If Paul's career were to end tomorrow, this would probably go down as the biggest shot he ever hit. It's unfortunate it was only to win a first-round series, but such is life in the Western Conference. This was a conference-finals worthy matchup, and Paul was brilliant all series, particularly when it counted most -- 9 for 13 for 27 points, 22 of which came after he went to the locker room in the first quartered with the hammy pull. 

Three years later, it would be another hamstring injury that caught Chris Paul at the worst time. This one against the Warriors in the conference finals, and this time he couldn't come back from it. There's a good chance it cost Paul and the Rockets and trip to the NBA Finals, where they would've been favored to win the title against the Cavs. 

It's unfortunate that, to this point, Paul hasn't had the type of overall playoff success that his talent and decade-plus Hall of Fame production deserves. He has been far better in the playoffs than the lazy narrative that he somehow shrinks from the big moments would suggest. But one thing nobody can debate is that on this night vs. the Spurs, we got the very best of Chris Paul. And it was something to behold. 

4. Lillard waves goodbye to Thunder

If this seems like too high a ranking for a first-round shot, you didn't watch this series. Portland and OKC, and specifically Damian Lillard and Russell Westbrook, were at each other's throats, talking trash on and off the court, taunting each other at every turn. It was the most electrifying of basketball theatre to watch Lillard shut up everyone in his path, everyone who had ever questioned his superstar status, for five games of sheer shot-making brilliance. He was so incredible, averaging 33 points and six assists on 48-percent 3-point shooting for the series -- all of which he capped with 50 points in Game 5, including this series-clinching dagger:

That's a damn-near 40-foot sidestep jumper off the dribble, folks. That is stupid. And somehow the shot wasn't even the best part. The dude waved goodbye! Here's a better look at that:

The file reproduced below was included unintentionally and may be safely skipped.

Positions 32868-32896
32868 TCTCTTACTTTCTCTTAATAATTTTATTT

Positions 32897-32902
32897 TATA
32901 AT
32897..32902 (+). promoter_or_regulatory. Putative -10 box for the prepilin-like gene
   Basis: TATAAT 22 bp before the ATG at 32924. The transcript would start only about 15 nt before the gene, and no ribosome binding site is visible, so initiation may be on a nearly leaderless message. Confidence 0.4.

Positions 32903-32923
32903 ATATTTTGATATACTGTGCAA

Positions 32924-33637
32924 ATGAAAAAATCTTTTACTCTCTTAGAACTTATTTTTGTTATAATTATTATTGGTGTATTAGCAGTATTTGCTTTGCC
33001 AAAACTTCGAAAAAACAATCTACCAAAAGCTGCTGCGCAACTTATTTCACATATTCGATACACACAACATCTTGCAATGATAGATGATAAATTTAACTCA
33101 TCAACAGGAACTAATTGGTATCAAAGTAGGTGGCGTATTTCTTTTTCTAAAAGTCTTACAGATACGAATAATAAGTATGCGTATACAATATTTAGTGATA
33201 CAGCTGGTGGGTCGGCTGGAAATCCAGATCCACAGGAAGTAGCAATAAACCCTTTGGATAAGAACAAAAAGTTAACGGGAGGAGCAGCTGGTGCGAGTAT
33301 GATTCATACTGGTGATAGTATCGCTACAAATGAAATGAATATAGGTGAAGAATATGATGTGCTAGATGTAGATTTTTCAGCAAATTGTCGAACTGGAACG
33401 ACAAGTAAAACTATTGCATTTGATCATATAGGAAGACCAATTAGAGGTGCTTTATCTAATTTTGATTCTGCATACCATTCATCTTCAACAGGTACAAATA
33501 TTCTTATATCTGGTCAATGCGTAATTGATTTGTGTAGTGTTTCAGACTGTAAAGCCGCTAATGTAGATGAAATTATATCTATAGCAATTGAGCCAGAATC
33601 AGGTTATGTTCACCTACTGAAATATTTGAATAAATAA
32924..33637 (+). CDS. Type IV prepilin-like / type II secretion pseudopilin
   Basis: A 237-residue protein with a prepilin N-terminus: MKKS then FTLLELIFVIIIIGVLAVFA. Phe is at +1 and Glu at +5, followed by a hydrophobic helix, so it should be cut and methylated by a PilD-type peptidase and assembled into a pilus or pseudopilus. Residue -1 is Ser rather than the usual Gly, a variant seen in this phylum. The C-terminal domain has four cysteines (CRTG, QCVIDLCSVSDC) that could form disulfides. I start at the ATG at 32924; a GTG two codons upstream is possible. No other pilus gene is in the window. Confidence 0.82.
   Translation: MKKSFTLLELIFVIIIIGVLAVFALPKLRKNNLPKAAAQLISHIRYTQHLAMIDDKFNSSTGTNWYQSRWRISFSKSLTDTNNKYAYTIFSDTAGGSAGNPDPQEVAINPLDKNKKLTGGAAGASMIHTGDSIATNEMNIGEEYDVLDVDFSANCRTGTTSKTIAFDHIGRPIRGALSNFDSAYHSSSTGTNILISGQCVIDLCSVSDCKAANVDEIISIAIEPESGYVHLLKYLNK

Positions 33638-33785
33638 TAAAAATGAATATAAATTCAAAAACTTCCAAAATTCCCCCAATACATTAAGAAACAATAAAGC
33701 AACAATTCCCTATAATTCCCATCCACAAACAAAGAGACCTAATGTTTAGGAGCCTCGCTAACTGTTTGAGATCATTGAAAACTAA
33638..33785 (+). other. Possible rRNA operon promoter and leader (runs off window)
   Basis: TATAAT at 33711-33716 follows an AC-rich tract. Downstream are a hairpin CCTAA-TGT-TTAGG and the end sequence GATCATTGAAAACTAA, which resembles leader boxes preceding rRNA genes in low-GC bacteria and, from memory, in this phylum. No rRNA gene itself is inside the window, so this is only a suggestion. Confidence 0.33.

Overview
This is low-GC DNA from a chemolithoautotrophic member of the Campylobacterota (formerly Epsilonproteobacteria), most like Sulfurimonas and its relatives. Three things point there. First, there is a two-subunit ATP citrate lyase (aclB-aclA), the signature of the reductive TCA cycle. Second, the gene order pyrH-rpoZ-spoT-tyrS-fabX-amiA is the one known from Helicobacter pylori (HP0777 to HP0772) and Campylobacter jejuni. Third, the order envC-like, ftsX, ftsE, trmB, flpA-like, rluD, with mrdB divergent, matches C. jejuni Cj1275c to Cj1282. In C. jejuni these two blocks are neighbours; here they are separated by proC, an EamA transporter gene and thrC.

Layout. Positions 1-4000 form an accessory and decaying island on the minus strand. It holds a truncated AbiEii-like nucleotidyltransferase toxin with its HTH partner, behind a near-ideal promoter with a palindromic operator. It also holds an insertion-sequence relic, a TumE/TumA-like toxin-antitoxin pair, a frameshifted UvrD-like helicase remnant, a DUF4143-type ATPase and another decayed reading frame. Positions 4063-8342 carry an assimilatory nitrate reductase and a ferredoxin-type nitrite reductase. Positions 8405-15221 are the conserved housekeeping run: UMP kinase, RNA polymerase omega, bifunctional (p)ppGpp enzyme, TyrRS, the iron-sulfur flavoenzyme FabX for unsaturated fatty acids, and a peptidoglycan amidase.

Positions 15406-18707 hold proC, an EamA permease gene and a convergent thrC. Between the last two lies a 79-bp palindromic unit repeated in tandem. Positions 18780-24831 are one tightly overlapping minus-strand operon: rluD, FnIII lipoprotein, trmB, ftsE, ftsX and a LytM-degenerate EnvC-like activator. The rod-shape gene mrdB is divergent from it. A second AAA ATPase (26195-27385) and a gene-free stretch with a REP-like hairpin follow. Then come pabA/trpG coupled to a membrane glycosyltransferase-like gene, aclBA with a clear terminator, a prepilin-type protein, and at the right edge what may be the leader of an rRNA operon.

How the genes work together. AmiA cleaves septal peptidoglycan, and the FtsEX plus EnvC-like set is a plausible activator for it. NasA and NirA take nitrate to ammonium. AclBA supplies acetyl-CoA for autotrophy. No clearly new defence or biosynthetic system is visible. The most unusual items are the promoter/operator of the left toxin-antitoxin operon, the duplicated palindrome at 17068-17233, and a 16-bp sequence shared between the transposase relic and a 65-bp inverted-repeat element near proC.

Seriously, this man is a legend. He literally waved goodbye to a team. The Thunder as they existed in this moment are gone. Paul George called this Lillard bomb a "bad shot," and now he plays for the Clippers. Russell Westbrook is in Houston. Damian Lillard sent the whole organization packing, then proceeded to lift Portland past Denver in the second round -- with a lot of help from C.J. McCollum and Enes Kanter -- for a berth in the conference finals. 

I will never forget where I was when this shot went down. I was rolling on my floor in all my journalistic objectivity trying with all my might not to wake up my wife and four-year-old daughter. I was unsuccessful. 

3. Kawhi's time-freezing teardrop

For the sheer suspense of it, Kawhi's 2019 Game 7 rim-roller to oust the Sixers in is one of the all-time game-winners. It bounced on the rim four times, like the dude was playing Plinko, then the ball sat on the rim in time-freezing suspension for what felt like an eternity. By the time the thing fell through the net, it felt as if you'd been watching sand slip through an hourglass. Ballgame. 

I've never seen a shot like that in my life, and I suspect I never will again. That Kawhi even had time to turn and get to the far corner after catching the ball at the top was kind of remarkable in itself. But the shot is nuts. Fading away in the deep corner, off the dribble, over Joel Embiid, hitting every square inch of rim, literally having time to sit in a catcher's stance on the baseline and watch the ball fall through with the rest of the world ... you can't even write that stuff in a script. Nobody would believe it. You'd say, "OK, just have him make the shot normally. A ball would never bounce in like that in real life."

Except it did. And the Raptors won the series. And then the next series. And then the championship. And it was all that close to never happening. That was Game 7. If that ball leans even half an inch the other way, that game was headed for overtime, where anything could've happened. If the Raptors would've lost in the second round, AGAIN, that Kawhi trade would've looked completely different. If Philly had made it to the conference finals, or perhaps even the Finals, maybe Jimmy Butler stays. Like the Lillard shot, it can be a thin line between success and failure in the NBA. Kawhi's shot sat right on that line, and fell the right way for Toronto. 

2. Kyrie ends Cleveland's drought